One of the things that came up tonight at the big bloggers’ bash (an event that slipped my mind much of today, mind you) was the whole issue of titles. Brock noted some disparity in how academic titles are used in the north and south. And, recently, a fellow blogger in private correspondence rather strenuously objected to my recent Ph.D.-dropping in the blog and elsewhere.
This issue was rather more problematic in my ABD and pre-ABD teaching days. I wasn’t “Dr. Lawrence” or “Prof. Lawrence,” yet my students insisted on using those titles—even though I routinely told them to just call me Chris. I certainly wasn’t “Mr. Lawrence” either, being only a few years older than my students, while my academic title—instructor—hardly made an appropriate salutation either. Now, of course, I am at least “Dr. Lawrence”—“Prof. Lawrence” will have to wait until the fall, or possibly even longer if I go and play post-doc or end up at one of the one-year appointments that uses the rather Anglophile title “lecturer.”
As far as the north/south thing goes, I think some of it has to do with the difference in being in an undergraduate institution to going to grad school. But it may partially be a southern thing as well; I still have trouble calling some of my now-former professors by their first names. Then again, that could just be a “me” thing.
I’m still somewhat conflicted on the issue my friend raised, however. Part of me says, “I just busted my ass for six years, I earned this title, and I’m damn well going to use it whenever possible.” On the other hand, I can see how it might lead some to think I’m trying to confer false additional legitimacy on my opinions; I didn’t magically become more expert on all matters political the afternoon of my dissertation defense, after all.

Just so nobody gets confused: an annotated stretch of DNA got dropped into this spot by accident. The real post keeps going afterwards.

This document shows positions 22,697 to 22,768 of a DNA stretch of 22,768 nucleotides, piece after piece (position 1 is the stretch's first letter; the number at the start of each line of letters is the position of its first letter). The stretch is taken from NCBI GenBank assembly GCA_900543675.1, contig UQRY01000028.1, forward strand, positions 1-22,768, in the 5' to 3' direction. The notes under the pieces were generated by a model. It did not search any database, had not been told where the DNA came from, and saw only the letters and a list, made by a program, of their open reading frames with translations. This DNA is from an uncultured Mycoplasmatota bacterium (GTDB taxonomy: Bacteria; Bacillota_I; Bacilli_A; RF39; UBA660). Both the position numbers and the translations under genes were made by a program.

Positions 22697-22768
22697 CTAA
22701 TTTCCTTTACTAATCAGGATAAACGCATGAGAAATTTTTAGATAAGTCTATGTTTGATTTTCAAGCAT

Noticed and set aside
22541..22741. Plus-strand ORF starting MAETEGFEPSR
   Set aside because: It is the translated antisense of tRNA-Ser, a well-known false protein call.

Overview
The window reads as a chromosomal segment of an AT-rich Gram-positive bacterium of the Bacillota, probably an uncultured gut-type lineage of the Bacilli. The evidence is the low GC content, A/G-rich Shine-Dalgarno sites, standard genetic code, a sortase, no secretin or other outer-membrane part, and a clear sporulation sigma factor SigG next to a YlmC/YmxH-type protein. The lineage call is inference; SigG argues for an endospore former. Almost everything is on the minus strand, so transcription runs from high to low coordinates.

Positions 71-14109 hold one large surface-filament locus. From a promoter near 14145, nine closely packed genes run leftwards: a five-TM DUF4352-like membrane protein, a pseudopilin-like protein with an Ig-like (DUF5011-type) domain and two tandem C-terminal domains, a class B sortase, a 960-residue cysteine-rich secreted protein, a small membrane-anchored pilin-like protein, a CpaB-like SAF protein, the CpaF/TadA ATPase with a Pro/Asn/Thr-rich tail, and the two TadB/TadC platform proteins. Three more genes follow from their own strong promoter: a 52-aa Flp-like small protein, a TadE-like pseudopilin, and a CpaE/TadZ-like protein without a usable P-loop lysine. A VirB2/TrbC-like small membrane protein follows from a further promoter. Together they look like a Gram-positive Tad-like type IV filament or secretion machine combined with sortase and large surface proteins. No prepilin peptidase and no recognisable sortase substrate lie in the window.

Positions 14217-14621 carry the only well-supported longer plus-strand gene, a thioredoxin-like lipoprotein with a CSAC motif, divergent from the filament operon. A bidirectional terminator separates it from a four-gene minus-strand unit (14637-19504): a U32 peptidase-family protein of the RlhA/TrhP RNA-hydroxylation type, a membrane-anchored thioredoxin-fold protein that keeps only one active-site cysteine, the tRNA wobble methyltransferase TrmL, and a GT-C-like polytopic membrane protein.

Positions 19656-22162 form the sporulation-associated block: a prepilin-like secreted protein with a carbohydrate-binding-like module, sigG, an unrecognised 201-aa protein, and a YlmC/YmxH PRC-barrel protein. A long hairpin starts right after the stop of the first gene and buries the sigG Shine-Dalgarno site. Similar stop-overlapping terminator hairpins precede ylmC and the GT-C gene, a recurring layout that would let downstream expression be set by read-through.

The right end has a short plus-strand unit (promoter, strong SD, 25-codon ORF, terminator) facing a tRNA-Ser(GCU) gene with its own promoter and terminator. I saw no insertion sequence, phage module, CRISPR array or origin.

Further complicating matters is being on the job trail: since there’s a statistically significant improvement in my hiring prospects based on having the doctorate “in hand” entering a job search, it’s advisable to ensure that hiring departments are aware of that fact—and given the level of attention that is generally given to application packets on a first screening, repetition of that fact as often as possible is worthwhile. So if you correspond with me at my university email address, you’re quite likely to see the “Dr.” appellation, at least until I accept a (now-hypothetical) job offer.
Steven Taylor has a followup tonight to my post on academic titles from a couple of days ago; James Joyner comments as well.
In the blogosphere, any old conversation can become new again; the case in point is Eszter Hargittai’s post on the various and sundry titles used to refer to her (þ: Daniel Drezner).
I’ve said my piece on this before—indeed, over time, I’ve become rather more enamored of the title “doctor,” perhaps because (a) I won’t actually lose that title in May—unlike “professor,” which will go on haitus until at least August, and perhaps permanently—and (b) I continue to spend time in the South, where people with doctorates are typically so-addressed.
Here’s a big shocker, I know:
|What American accent do you have?
Your Result: The Midland